Cyber risk headlines are dominated by rising ransomware activity and soaring global data breach costs. The increased ransomware activity, driven largely by threat actor financial motives, has indiscriminately affected all industry segments — from large corporate clients to small-to-midsize enterprises alike.
As a consequence, the cyber insurance market has witnessed notable changes. Both from a direct and reinsurer viewpoint, we have experienced pared-back coverage, increased pricing per million dollars of cover and limited capacity. While these developments top headlines, it is not the sole exposure point for corporations. A less discussed but also perilous exposure is the growing IT asset disposition (ITAD) and secure shipping industry, and the associated data breach risks.
ITAD and secure shipping refers to the industry around repurposing, recycling, reusing or disposing of obsolete physical IT assets. Take the example of decommissioning a data center, where ITAD and secure shipper vendors in partnership with clients handle the logistics around decommissioning IT assets, from the secure wiping and removal to the potential reuse, resell or disposal of equipment.
The global market for ITAD is estimated by multiple sources to be around $16 billion at year-end 2022. Projections suggest that this industry is set to nearly double by 2030, with estimates ranging from $30 billion to $32 billion. Also quantifiable is the expected tonnage, most recently estimated at 53.6 million metric tons at year 2019, expected to grow to 74 million metric tons by 2030.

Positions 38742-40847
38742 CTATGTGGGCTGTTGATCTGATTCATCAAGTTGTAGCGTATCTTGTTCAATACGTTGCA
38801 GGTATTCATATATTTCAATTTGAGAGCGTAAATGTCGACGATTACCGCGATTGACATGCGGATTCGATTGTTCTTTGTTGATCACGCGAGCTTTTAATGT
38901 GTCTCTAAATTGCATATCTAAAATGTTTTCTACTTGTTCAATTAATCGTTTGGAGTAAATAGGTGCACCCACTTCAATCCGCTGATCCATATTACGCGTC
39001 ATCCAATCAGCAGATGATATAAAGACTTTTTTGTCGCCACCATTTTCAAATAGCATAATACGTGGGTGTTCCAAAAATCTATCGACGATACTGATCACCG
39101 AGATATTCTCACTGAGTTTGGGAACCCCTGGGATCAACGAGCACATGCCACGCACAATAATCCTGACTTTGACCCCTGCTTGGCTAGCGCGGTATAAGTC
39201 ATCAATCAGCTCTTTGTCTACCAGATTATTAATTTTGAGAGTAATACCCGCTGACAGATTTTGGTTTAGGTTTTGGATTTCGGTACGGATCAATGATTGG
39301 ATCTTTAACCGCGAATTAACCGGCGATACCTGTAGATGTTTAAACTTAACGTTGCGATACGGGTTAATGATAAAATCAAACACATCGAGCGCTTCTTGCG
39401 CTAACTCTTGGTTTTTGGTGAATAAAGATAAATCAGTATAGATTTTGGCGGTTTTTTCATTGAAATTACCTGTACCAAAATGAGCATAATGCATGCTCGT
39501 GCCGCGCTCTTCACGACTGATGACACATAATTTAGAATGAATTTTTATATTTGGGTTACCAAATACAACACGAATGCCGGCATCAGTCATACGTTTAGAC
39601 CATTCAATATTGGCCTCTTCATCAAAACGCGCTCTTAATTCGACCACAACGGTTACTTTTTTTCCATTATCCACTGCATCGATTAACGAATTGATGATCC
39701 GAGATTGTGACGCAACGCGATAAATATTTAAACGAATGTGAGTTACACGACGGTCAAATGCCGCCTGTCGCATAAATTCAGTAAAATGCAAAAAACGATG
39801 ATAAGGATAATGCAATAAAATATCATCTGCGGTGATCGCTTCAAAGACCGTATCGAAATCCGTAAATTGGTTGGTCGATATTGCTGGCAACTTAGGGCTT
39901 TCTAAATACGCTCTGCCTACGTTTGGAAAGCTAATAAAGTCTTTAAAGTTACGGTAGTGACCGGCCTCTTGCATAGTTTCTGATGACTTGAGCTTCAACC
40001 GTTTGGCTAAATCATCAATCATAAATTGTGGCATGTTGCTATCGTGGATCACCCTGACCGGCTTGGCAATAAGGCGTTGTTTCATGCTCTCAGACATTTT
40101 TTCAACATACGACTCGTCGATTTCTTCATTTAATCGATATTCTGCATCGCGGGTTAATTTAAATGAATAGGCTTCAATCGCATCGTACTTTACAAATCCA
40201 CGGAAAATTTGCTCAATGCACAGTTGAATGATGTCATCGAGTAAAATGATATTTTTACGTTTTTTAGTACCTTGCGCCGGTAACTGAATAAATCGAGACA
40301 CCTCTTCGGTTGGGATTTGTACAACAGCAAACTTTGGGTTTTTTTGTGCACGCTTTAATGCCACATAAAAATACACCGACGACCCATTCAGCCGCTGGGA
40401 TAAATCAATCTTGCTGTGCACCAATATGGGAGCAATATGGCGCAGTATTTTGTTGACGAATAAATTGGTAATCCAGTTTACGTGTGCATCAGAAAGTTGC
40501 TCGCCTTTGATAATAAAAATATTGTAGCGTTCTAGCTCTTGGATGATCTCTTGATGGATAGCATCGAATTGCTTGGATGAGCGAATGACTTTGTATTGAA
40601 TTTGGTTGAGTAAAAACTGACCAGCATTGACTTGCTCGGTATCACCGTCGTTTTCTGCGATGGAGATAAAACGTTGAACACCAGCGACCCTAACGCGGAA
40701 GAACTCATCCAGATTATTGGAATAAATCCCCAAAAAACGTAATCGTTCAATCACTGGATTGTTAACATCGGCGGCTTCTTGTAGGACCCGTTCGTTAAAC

But why, and how is this relevant to cybersecurity? The sector’s growth can be credited to three main drivers:
- The ongoing shift toward global digital transformation and increased cloud adoption.
- The constant innovation in computer hardware rendering older equipment obsolete.
- The trends stemming from the pandemic, such as remote work, which have accelerated office closures and decentralized corporate footprints.
These factors have further fueled an already booming industry, and in their wake leave an ever-growing risk of an unintentional data breach resulting from wrongfully disposed of or transported IT assets.
Consider traditional systemic cyber risk as we examine the data breach risks associated with ITAD and secure shipping of IT assets. Similar to systemic cyber risk across information and communications technology providers (ICT), all organizations with IT hardware and end-of-life electronic equipment present a data breach risk resulting from incorrectly wiped, disposed of or resold electronics equipment, which often contain private and/or confidential information. While a large-scale singular event affecting ICT providers is not the primary concern for the insurance market regarding ITAD, a risk that universally impacts all sectors and sizes of businesses must be examined.